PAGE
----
This node is fictional. Refer to Continental Class Space Battleships.
Utterly godforsaken outpost of the Confederate Navy, somewhere really really far out. The exact position is classified, but ever since the 2168 disaster happening off the dock, everyone has seen pictures of the small, ugly station orbiting a planetless star. (Factoid: On all those press photos and vidcaps, the actual star was painted over in a somewhat cartoonish yellow in order to prevent guessing which star it really was by its spectrum.)
The lost battle which has made Faraway Dock famous is commonly referred to only as the "Faraway Dock disaster", as if it had been some kind of natural catastrophe. The first and to date only complete loss of a Continental Class battleship, the CNS America, occurred there on February 22nd, 2168. Navy recon had located at least one of the four non-human cruisers converging on the outpost, yet somehow the CDVD (Confederate Distributed Vessel Database) did not correctly store this datum, which was later found to be the consequence of a software bug. Then, the America left discontinuity drive at more than twice the usual safety distance to the base, apparently to conduct firing tests of its main engines during the run to the dock. The four cruisers resurfaced from discontinuity in perfect formation and attack distance and immediately opened fire with long-range torpedoes when the America's relative speed still was practically zero.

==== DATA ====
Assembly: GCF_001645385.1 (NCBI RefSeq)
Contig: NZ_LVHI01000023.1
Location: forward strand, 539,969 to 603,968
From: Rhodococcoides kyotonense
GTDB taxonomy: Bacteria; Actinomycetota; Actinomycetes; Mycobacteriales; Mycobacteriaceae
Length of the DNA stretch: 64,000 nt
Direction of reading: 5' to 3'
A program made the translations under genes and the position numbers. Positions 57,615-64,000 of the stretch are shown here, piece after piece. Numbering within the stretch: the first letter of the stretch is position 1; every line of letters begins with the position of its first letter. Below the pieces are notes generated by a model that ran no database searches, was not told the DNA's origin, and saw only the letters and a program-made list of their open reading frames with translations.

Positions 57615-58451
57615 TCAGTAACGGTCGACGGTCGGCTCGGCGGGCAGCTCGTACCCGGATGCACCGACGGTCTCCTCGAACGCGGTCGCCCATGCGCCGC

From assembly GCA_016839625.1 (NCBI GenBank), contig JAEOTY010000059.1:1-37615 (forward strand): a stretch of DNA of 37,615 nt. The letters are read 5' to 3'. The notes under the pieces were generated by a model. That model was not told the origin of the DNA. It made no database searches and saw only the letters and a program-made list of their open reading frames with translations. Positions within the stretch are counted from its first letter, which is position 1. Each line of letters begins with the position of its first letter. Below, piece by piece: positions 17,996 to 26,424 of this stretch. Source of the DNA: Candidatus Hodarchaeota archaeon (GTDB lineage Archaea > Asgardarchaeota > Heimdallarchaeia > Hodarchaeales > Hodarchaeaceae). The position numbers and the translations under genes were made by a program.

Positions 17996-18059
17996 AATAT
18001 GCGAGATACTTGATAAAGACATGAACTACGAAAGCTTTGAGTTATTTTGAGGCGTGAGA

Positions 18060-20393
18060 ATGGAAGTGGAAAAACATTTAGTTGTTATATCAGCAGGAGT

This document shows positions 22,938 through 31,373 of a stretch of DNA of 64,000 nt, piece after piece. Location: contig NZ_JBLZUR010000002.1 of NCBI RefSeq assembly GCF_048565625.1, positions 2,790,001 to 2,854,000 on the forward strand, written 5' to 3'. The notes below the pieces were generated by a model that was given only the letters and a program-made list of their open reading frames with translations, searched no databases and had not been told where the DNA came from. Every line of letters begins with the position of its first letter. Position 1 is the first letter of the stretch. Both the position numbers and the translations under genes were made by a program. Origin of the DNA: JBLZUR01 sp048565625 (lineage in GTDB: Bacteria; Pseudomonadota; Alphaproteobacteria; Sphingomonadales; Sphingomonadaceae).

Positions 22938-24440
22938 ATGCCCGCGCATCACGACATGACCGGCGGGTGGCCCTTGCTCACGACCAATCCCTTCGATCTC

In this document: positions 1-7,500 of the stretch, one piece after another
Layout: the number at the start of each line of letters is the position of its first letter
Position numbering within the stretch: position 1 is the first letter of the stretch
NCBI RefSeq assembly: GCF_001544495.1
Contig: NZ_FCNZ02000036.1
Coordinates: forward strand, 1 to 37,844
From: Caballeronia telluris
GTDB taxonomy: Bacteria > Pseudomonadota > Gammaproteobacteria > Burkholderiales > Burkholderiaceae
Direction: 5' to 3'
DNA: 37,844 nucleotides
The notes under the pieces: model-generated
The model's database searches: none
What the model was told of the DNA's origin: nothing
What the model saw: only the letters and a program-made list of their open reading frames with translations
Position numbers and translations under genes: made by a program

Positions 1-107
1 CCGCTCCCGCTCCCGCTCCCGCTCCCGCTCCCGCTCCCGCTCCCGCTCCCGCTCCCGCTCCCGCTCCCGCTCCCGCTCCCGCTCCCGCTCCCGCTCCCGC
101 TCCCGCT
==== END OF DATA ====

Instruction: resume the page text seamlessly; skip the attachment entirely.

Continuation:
Nevertheless, the America managed to evade or intercept most of the torpedoes. Others simply missed. The battle turned into an ugly knife-fight, with the cruisers doing more than 14 attack runs over about three days till the battleship was finally destroyed. It remains unknown why there was no recorded attempt by the America to enter discontinuity drive and escape. Probably the ship's company considered it their duty to protect the outpost, which was scarcely guarded at the time.
For the more than 2700 casualties aboard the CNS America, a memorial was erected in the ship's symbolic home port, Brasilia.